Oracle on Tuesday released 127 security fixes for its products, including 51 patches for Java, as part of its quarterly critical patch update (CPU).
"Due to the threat posed by a successful attack, Oracle strongly recommends that customers apply CPU fixes as soon as possible," according to the distribution page for the fixes.
While Oracle's critical patch update fixes only recent versions of many of those programs, the company said that older, unsupported versions may have the same bugs. "It is likely that earlier versions of affected releases are also affected by these vulnerabilities," Oracle said. "As a result, customers are recommended to upgrade to supported versions."
Which bugs should information security managers squash first? "All of these updates are important, but arguably Java is the most important of all of them," said Chester Wisniewski, a senior security advisor at Sophos Canada, in a blog post.
Indeed, of the 51 Java patches, 50 involve remotely exploitable vulnerabilities, and an equal number of flaws affect Java applets orJava WebStart, which allows Java apps to be run from the browser. Finally, 12 of the Java bugs score a "10" on the CVSSv2 vulnerability index, meaning they can be remotely exploited by an attacker to seize full control of a PC.
The Java vulnerabilities affect both client-side and server-side Java. "The majority of vulnerabilities are concentrated on the Java client side, i.e. in desktop/laptop deployments, with the most common attack vector being Web browsing and malicious Web pages," said Wolfgang Kandek, CTO of Qualys, in a blog post. "But there are two highly critical vulnerabilities that also apply to server installations -- CVE-2013-5782and CVE-2013-5830."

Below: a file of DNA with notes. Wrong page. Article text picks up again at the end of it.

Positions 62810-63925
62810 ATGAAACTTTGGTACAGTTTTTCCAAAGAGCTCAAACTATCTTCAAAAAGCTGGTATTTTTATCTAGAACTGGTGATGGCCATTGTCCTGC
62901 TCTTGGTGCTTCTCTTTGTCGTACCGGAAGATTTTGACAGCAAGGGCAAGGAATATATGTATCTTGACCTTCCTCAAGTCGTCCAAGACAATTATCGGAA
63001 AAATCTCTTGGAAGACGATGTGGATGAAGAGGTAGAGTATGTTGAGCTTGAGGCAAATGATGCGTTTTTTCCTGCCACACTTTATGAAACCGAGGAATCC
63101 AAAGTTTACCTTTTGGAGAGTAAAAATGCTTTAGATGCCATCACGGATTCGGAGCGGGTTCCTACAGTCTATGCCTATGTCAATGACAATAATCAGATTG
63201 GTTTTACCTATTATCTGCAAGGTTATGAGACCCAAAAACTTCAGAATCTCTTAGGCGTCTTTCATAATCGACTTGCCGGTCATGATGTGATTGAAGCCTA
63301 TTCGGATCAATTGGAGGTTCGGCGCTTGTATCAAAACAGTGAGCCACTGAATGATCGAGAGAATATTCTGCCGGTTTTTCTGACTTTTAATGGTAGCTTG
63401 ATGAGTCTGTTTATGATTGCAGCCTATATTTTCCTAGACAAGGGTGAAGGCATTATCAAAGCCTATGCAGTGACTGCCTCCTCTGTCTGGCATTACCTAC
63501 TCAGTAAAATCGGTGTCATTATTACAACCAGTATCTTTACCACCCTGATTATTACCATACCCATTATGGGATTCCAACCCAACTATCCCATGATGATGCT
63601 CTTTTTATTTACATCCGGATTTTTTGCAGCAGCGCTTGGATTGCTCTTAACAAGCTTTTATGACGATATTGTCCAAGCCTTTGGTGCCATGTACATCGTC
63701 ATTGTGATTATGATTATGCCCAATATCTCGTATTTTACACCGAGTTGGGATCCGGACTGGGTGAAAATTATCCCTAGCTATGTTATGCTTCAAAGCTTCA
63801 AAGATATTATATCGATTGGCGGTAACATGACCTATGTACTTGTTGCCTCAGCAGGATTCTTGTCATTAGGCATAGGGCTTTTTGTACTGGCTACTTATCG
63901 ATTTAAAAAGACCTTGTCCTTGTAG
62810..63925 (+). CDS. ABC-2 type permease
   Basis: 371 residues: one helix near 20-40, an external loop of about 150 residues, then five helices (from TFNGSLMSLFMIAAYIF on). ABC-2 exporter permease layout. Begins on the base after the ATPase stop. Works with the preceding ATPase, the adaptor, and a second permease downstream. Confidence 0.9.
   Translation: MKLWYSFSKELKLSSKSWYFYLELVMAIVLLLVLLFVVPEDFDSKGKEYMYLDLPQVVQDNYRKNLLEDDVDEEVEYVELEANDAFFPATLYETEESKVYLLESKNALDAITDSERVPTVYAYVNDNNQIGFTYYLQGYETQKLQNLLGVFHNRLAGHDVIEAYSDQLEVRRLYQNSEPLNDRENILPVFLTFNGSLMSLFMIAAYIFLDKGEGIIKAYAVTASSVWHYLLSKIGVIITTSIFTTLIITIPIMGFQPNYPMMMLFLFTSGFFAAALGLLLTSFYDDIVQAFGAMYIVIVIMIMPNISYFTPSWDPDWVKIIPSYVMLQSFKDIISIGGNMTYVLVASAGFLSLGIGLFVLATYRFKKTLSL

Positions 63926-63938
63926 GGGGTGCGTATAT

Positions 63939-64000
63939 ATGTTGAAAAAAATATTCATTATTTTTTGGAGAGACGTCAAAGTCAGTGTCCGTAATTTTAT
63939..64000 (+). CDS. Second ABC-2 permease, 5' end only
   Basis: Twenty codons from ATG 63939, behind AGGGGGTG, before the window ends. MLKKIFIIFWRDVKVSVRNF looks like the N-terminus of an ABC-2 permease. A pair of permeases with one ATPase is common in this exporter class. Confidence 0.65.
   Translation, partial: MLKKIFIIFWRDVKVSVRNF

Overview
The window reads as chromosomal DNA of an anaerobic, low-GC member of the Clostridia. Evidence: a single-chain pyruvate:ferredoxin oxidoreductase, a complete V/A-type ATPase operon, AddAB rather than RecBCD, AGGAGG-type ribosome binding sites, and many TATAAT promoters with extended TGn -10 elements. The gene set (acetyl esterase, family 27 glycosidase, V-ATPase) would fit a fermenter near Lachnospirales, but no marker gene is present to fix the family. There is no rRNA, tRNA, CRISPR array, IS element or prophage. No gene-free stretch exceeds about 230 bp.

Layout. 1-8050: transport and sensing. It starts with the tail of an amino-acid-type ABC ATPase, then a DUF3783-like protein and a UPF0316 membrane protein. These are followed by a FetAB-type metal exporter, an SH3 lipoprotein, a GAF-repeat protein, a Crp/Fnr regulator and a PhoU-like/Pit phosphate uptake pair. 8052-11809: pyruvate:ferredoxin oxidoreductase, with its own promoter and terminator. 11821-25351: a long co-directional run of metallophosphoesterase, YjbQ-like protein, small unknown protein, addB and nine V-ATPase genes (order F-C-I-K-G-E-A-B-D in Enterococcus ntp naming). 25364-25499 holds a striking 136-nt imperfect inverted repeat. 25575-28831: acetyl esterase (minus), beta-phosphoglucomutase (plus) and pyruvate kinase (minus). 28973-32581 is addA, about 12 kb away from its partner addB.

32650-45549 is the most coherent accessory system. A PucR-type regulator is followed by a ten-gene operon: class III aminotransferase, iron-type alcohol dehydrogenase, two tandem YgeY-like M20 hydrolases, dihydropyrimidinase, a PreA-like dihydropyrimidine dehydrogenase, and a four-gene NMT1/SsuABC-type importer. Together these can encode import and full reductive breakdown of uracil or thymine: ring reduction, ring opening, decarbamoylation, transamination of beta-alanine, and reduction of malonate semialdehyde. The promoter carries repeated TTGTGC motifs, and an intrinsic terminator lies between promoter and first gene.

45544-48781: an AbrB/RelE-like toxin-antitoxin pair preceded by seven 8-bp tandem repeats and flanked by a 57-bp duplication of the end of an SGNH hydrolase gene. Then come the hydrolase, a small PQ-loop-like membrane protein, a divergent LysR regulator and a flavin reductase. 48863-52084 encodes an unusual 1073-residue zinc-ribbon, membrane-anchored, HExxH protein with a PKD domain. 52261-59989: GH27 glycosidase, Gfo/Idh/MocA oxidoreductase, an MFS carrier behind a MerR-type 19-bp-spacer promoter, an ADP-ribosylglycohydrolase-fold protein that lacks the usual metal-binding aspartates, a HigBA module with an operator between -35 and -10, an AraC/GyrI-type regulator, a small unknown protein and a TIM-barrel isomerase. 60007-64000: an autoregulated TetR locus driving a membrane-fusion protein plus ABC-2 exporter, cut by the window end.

Java 7 update 45 is now the latest version of the software. "You should update as quickly as possible on your desktop and laptop machines," said Kandek.
For people still using Java 6 -- or any prior version -- the security advice is to upgrade immediately, or else take steps to safeguard the machine, especially since related attacks will no doubt start soon. "Java 6 is also vulnerable to 11 of the 12 highly critical vulnerabilities, but there are no more public patches for Java 6," Kandek said. "The recommended action for Java 6 here is to upgrade to Java 7, if possible. If you cannot upgrade, I would recommend [that you] isolate the machine that needs Java 6 running and not use it for any other activities that connect it to the Internet, such as e-mail and browsing."
The Java 7 patches are good news for businesses and consumers that still rely on the Web browser plug-in, and Wisniewski at Sophos lauded Oracle's decision to patch all of its products -- including Java -- at the same time. "This is the first time Oracle is patching Java on the same quarterly cycle as other products, and perhaps the first time I have had something positive to say about Oracle security," he said.
On that note, however, he also argued that Oracle still has a long way to go to get its security house in order, despite the company having already delayed the release of Java 8 in April to dedicate more resources on improving Java 7 security.
"I heard that Oracle won the America's Cup recently which leads me to give them some unsolicited advice," said Wisniewski. "Put the award on the shelf in your lobby, sell the $10 million dollar boat and hire the engineers needed to update the Java patch cycle to monthly with the spare cash. Three-plus billion devices will thank you."
Oracle's next quarterly patch update is scheduled for January 14, 2014.